Inside a forgotten kingdom:
Incredible unseen images of China, Cambodia and Thailand in the 19th century
go on show for the first time. Scottish photographer, John Thomson, captured
daily lives of people in the Far East back in the 19th century. He carried
hundreds of glass plates and a portable dark room to produce valuable prints
took in east Asia. Incredible images show the impressive Angkor Wat, King
Mongkut and panoramic views of Chinese provinces.
These historic images of the
Far East captured by Scottish photographer John Thomson will be exhibited in
London for the first time this month.
The incredible negatives were taken during 1862 and 1872 when Thomson set
off to Asia for the first time. Throughout his 10-year expedition, he
recorded daily lives of east Asian people, as well as the royals and became
the first photographer who documented Angkor Wat, the world's largest
religious monument found.
The Scottish photographer and writer was able to capture the individuality
and humanity of the diverse people of Asia, whether royalty or street
In 1862, Thomson travelled to
Singapore where he opened his first photographic studio and became a
He used the method of wet collodion process, where an exposure was made onto
a glass negative with highly flammable liquids. This had to be done in
complete darkness, on location, in a portable darkroom tent.
It took sheer perseverance
and energy, through difficult terrain, to document regions where previously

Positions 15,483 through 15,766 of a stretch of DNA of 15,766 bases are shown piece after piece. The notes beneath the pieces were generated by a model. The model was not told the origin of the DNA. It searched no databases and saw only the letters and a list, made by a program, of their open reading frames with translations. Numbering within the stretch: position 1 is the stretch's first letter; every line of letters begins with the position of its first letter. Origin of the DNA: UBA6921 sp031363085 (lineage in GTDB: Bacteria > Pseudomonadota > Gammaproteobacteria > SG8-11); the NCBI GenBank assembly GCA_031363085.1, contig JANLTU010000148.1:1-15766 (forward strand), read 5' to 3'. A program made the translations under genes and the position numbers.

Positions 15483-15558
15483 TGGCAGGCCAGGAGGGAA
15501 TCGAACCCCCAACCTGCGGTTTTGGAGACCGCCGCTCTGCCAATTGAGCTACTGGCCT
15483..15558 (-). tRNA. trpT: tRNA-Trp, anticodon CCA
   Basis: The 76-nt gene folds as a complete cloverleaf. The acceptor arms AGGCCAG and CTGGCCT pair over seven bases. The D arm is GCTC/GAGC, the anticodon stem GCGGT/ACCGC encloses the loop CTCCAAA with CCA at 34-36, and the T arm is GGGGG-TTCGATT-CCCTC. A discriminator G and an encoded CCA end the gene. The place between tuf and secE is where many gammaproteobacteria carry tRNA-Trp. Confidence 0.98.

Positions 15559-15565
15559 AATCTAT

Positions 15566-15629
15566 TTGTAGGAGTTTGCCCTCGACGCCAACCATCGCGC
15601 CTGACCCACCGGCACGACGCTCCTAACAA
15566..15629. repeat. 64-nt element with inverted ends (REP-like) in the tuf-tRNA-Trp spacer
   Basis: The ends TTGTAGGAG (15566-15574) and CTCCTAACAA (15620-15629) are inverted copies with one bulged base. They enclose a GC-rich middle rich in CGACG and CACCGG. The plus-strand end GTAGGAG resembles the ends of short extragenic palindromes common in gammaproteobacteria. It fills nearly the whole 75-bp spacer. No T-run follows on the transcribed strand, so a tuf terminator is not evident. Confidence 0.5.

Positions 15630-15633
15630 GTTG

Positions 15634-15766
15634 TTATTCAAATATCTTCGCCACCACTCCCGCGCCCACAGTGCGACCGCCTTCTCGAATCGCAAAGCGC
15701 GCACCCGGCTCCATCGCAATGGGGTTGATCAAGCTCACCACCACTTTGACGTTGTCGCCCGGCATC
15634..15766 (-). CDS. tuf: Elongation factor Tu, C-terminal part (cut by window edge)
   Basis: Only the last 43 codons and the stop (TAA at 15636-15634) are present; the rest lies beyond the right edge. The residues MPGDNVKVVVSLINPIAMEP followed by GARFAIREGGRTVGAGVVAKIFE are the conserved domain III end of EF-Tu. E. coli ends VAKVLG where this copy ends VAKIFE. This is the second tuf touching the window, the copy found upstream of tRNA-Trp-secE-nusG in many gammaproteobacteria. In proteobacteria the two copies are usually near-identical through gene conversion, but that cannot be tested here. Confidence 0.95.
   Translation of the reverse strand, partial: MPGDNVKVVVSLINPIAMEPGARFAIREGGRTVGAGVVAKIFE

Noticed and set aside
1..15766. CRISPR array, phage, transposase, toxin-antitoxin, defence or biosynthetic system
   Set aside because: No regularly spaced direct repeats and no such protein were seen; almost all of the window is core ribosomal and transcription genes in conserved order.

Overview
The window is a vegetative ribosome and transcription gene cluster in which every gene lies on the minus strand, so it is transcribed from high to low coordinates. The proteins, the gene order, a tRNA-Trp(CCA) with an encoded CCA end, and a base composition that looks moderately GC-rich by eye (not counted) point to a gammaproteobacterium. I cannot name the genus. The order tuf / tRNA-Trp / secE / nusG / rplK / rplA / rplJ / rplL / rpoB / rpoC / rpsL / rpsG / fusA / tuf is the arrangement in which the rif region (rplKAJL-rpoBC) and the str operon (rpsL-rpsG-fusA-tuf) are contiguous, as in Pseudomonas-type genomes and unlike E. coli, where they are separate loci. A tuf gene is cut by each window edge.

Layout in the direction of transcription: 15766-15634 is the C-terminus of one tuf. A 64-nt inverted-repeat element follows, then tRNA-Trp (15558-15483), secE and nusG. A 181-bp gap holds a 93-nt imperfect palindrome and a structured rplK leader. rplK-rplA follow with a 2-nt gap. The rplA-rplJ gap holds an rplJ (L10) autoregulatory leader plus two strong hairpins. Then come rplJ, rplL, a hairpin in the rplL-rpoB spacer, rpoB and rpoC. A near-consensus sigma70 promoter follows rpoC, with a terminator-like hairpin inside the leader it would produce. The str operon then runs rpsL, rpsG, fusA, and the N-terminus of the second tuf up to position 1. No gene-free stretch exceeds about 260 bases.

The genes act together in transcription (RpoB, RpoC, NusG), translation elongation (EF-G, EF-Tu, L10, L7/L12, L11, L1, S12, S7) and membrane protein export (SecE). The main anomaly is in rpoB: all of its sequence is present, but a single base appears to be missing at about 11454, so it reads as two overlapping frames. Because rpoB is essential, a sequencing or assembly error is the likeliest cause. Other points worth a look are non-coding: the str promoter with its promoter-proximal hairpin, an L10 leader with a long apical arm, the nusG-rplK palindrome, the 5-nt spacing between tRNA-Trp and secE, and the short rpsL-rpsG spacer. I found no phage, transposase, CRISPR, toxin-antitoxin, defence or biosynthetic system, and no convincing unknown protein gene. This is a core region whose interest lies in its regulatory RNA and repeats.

unseen by westerners. It is particularly remarkable that Thomson was able to
make photographs of such beauty and sensitivity.
Fascinated by the Asian culture and its people, Thomson set off to Siam
where he was able to photograph King Mongkut, Rama IV, and his royal family
together with royal ceremonies in 1865. He also captured the panoramic views
of the Chao Phraya River, temples and monks.
The 180-year-old pictures
added unique values to the history when the 29-year-old Thomson travelled to
Cambodia and became the first photographer to visit Angkor Wat, what is now,
one of the most important sites of ancient architecture in the world.
In 1867, Thomson settled in Hong Kong and documented another set of images
capturing local Cantonese people.
From then on, he started an expedition in different provinces of China,
including Macau, Chaozhou, Shanghai as well as the imperial capital,
In China, Thomson captured a wide variety of subjects from landscapes to
people, architecture, domestic and street scenes.
Dr Michael Pritchard, Chief Executive of The Royal Photographic Society and
photo-historian commented: 'John Thomson is a key figure in
nineteenth-century travel and documentary photography and this exhibition,
which is long overdue, finally gives proper recognition to his career and
As a foreigner, Thomson’s ability to gain access to photograph women was
particularly remarkable. Whether photographing the rich and famous or people
in the streets going about their business, Thomson’s desire was to present a
faithful account of the people of Asia.
This body of work established him as a pioneer of photojournalism and one of
the most influential photographers of his time.
Photographs from these journeys form one of the most extensive records of
any region taken in the nineteenth century. The range, depth and aesthetic
quality of John Thomson’s vision mark him out as one of the most important
His collection of 700 glass plates travelled back with Thomson to Britain in
1872 and since 1921 has been housed and expertly preserved at the Wellcome
Thomson's archive will be shown from 13 April to 23 June this year at the
Brunei Gallery at SOAS, University of London.
See some of his photographs
Through China with a Camera
By John Thomson (1899) (pdf)